Since DCs are known to produce BLyS, it raises a question of whether endogenous BLyS binds to TACI and activates DCs in an autocrine manner. However, in the steady state, we did not observe DC activation in the absence of stimulation, implying that baseline levels of endogenous BLyS expression are insufficient to activate DCs. Because we demonstrate that exogenous BLyS activates DCs, it is possible that exogenous BLyS significantly enhances endogenous BLyS expression. To test this possibility, we used RT-PCR to measure BLyS mRNA levels following stimulation of DCs with BLyS, LPS, and IFNγ as a positive control. In data not shown, although LPS and IFNγ increased BLyS mRNA levels as expected, treatment with exogenous BLyS did not increase BLyS mRNA levels. Therefore, we suggest that the underlying mechanism is not interaction of endogenous BLyS with TACI, but rather reflects activation by exogenous BLyS.

DCs clearly play a pivotal role in shaping Th-mediated immunity. Environmental signals are also key in determining whether DCs orchestrate a Th1, Th2, and/or Th17 immune response. Moreover, DCs also modulate regulatory T cells to promote their homeostasis and hence induction of immune tolerance (5). In our study, we expand the knowledge of signals regulating DC function by demonstrating that BLyS strongly activates DCs to secrete inflammatory cytokines, IL-6, IL-1β, and TNF-α, as well as instructs DC to induce naïve CD4 T cell proliferation and differentiation into Th1 CD4 T cells. Thus, our observations support the speculation that elevated levels of BLyS may break peripheral tolerance via its ability to activate DCs in a manner that also results in promotion of a Th1 response, leading ultimately to Th1-type immune disorders.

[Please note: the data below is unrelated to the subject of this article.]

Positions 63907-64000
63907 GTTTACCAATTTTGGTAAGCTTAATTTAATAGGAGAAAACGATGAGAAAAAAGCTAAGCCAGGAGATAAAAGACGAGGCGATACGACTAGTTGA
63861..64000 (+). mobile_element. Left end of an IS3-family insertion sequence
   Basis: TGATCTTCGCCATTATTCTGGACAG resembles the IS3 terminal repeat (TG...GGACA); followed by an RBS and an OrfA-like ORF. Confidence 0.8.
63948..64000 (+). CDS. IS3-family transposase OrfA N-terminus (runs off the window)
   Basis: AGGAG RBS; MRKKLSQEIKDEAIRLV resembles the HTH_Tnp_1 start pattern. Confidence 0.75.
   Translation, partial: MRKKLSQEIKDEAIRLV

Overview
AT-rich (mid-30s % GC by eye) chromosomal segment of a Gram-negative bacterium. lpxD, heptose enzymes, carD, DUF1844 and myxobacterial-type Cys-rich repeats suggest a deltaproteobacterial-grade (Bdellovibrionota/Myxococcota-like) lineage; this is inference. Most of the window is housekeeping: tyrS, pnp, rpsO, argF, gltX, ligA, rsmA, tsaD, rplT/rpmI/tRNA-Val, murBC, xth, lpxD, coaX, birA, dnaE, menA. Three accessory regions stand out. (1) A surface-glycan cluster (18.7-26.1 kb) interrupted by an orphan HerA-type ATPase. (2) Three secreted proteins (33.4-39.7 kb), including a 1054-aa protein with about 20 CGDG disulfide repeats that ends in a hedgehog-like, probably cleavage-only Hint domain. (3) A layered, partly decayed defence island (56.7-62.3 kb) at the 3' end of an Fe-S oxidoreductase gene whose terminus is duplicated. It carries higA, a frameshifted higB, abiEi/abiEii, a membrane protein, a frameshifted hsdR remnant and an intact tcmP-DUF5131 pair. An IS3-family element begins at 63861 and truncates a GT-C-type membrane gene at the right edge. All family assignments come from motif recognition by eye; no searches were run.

We thank Dr. A. B. Dietz for discussions about DC generation and Dr. S. Chi and Dr. M. McNiven for kindly providing us with the anti-GM130 antibody and helpful discussions.

Supported by the National Institutes of Health CA105258 and CA062242 (awarded to DFJ).


Competing interests statement: Not applicable.